impending deficit appearance with some stopgap measure. They'll then
say they 'saved' Social Security.
They'd better pay up, IMV. That may, and probably will, contribute
to the further collapse of the dollar, but "I meant to pay back what
I took, but then I didn't have the money" has never drawn a smile
from Judge Judy's face. I certainly agree that the government has
behaved with what is to me mind-bending irresponsibility, in my
old-world old-fashioned view that people should be honourable
about money rather than just steal anything they can then try out
lawyerlike weasel arguments to escape responsibility.
Paying up in one fell swoop has too many downsides. And if we wait
until the shit does hit the fan, it will be even more difficult and
painful and debilitating. What should be done IMHO, is to rescind the
Bush tax cuts, which were ill-advised in the first place, and use the
money gradually to retire the debt, or at least, reduce it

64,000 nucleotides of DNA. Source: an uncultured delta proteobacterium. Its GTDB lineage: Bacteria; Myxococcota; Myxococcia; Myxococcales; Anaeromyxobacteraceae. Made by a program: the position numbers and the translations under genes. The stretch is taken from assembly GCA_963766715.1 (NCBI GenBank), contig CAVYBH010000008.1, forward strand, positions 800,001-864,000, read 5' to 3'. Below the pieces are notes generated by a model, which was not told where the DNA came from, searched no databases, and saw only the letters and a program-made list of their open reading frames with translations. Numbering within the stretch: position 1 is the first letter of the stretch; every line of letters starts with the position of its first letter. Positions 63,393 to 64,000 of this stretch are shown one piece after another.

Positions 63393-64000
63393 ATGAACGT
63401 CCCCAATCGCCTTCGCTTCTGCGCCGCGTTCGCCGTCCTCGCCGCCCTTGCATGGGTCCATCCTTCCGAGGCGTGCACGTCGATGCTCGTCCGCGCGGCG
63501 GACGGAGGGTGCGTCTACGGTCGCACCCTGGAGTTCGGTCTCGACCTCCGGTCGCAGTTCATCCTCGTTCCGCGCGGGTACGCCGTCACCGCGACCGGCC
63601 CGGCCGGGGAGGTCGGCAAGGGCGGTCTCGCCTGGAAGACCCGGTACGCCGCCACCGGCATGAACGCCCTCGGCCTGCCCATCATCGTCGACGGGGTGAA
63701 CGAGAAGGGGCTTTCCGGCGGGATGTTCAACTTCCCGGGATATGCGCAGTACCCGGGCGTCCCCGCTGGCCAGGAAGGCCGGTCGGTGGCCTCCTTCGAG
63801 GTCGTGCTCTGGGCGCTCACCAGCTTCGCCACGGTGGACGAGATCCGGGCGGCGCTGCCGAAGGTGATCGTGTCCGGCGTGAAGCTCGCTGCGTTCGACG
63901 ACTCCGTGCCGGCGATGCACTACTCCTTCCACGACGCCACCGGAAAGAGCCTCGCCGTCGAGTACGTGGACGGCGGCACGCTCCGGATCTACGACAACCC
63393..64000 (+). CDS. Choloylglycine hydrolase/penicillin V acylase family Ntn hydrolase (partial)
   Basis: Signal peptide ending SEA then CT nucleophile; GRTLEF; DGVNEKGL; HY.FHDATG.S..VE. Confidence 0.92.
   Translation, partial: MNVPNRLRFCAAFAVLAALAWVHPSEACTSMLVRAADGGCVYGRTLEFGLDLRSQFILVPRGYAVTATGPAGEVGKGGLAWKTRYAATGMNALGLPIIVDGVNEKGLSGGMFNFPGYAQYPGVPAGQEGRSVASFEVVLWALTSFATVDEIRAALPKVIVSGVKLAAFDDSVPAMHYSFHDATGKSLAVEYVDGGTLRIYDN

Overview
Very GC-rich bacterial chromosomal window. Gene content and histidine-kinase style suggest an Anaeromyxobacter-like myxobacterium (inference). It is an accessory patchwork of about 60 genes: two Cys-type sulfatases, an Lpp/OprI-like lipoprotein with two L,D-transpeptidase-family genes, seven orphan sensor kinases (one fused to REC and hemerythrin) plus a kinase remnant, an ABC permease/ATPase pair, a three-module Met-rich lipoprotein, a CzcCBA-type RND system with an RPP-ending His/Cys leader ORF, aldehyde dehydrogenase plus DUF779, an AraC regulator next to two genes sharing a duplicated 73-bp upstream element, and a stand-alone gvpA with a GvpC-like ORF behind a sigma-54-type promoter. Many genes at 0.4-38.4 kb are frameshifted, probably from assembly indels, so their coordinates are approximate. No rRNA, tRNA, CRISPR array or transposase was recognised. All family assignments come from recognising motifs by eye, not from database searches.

substantially. Also, ending the unnecessary war would also help.
Post by Rumpelstiltskin
IMV, the pennies on the dollar remaining after the government's
years of theft and idiotic lack of foresight should be spread around
equally among social security and the other victims, the way things
are apportioned in bankruptcy cases. I'm not at all sympathetic
with any plan to just screw the people who already paid, but not
disturb the fat cats (who were in on a lot of the screwing) because
"that would damage 'the economy' ", whereas screwing retired
people and continuing to deliver steaks to the fat cats wouldn't,
it's contended by the same gang of crooks, "damage the economy"
as much.
There's not pennies on the dollar. Social Security is going into